NYT Slams CAR Job Loss Numbers

Edward Niedermeyer
by Edward Niedermeyer

We’ve been ringing this bell for a while now, so it’s nice to see some of the big guns in the media world back us up. The New York Times has a scathing piece on the oft-cited Center for Automotive Research study on auto industry employment today, stripping the statistics of much of their bailout-justifying clout. The Times points to two significant shortcomings in the study, the first of which is that the statistics presented by CAR account for the entire industry, including those firms which build cars here but aren’t going under. As we have argued before, these statistics prove only how vital the entire auto industry is. For Detroit to claim that these numbers are somehow indicative of the amount of jobs which will be lost if the American automakers go under is beyond misleading. In fact, if the Detroit Three fessed up to the fact that the “foreign” transplants employ more Americans than they do, you would have a good sense of how “viable and relevant” they really are.

Beyond this, the Times points out that CAR’s data is outdated, having been collected between 1998 and 2001. Many, many auto industry jobs have been lost since then, mostly from the ranks of the once-big three. In fact, as AllBusiness reports, 133k jobs were lost in 2001 alone, and since then, 70k+ annual layoffs have been the norm in this industry. And though the Times decries CAR’s ties to labor, industry and government, they cite a more recent report from the center which extrapolates that half of all jobs lost in the event of a “major contraction involving one or more of the Detroit Three automakers” would be recovered by 2011. Funny how GM and Chrysler aren’t exactly pimping that finding around Capitol (capital?) Hill.

Edward Niedermeyer
Edward Niedermeyer

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  • Edward Niedermeyer Edward Niedermeyer on Nov 19, 2008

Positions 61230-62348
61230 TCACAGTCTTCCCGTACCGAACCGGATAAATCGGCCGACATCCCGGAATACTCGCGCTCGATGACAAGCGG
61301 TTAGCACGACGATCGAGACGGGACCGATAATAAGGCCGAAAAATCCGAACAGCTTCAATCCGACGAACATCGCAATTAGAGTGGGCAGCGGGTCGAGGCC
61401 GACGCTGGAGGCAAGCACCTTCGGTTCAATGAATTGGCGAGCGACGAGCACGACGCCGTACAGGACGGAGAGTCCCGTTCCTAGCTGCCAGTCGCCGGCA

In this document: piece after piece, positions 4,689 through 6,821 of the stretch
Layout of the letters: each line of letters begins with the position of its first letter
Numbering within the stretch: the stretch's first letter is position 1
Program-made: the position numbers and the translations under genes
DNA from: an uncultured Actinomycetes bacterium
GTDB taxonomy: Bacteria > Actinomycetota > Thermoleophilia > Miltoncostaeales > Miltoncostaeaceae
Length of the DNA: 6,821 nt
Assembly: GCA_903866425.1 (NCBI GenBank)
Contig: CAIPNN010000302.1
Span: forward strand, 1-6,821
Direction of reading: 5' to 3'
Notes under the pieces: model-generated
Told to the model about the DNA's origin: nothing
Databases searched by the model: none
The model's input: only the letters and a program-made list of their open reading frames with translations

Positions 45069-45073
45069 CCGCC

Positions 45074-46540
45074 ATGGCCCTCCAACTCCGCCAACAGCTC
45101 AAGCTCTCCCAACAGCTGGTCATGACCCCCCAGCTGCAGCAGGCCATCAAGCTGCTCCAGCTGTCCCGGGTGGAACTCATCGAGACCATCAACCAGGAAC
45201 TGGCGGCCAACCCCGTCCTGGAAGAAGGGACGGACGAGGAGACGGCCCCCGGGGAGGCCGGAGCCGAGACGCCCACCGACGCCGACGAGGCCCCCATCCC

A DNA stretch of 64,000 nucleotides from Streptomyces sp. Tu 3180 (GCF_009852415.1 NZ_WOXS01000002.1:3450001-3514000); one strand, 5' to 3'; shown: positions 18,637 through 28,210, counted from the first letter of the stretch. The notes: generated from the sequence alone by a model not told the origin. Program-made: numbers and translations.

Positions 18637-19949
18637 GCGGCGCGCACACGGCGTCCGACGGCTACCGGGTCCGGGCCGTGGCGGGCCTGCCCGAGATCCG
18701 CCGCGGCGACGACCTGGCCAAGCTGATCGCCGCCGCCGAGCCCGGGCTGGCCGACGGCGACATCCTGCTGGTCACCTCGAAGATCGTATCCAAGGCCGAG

Here's a couple of grains of salt for the last point on possible job recovery. 1- It's CAR. 2- "extrapolates" 3- It's 2011. Nobody knows what things are going to look like come 2011. Nobody. I wasn't saying the D3 execs should be flogging this stat, but it's certainly no less misleading than the stats they are currently spreading.

  • Morea Morea on Nov 20, 2008

    With all due respect to TTAC and the NYT, a five year old with an internet connection could have figured this one out.

  • Zipper69 I'm sure it will sell just fine at all trim levels.I'd only note that IMHO the dashboard is a bit of a busy mess.
  • MaintenanceCosts Why do you have to accept two fewer cylinders in your gas engine to get an electric motor? (This question also applies to the CX-90.)
  • Zipper69 Do they have unique technology that might interest another manufacturer?
  • Ger65690267 The reason for not keeping the Hemi is two fold, one is the emissions is too high, it would need a complete redesign to make it comply. The other is a need for a strong modern 6 cylinder within Stellantis portfolio of vehicles moving forward.They decided they rather invest in a I6 turbo which is designed to incorporate future electrification systems and not also updating their V8 engine. Unlike both GM & Ford, a brand constantly pushing smaller displacement turbo engines has decided to still keep V8s in their truck line up, because they know it's important to their core customers.GM has invested billions for their next gen small block V8s and Ford has already updated their 5.0L V8. However, Dodge and RAM which is a brand built on the Hemi name and having a V8 has decided to drop it. I think it's clearly a strategic misstep for RAM not to do the same for their trucks, Chargers/Challengers going forward.Stellantis relies heavily on the profits from their NA operations, I think they may not fully understood how important the Hemi was in their 1500 class trucks. On a side note, no one in the media seems to be noting that while the Hurricane S.O. puts out more hp/torque to the outgoing Hemi, that for some reason has lost both towing and payload capability.  
  • Ajla I'm going to whine about it. It should have a V8 available. Preferably a new one but at least offering the old one as a mid-level option. That this brand new engine outperforms something introduced 2003 and last updated in 2009 doesn't impress me. Also, journalists seem to be unaware that it is possible to add forced induction to a V8.
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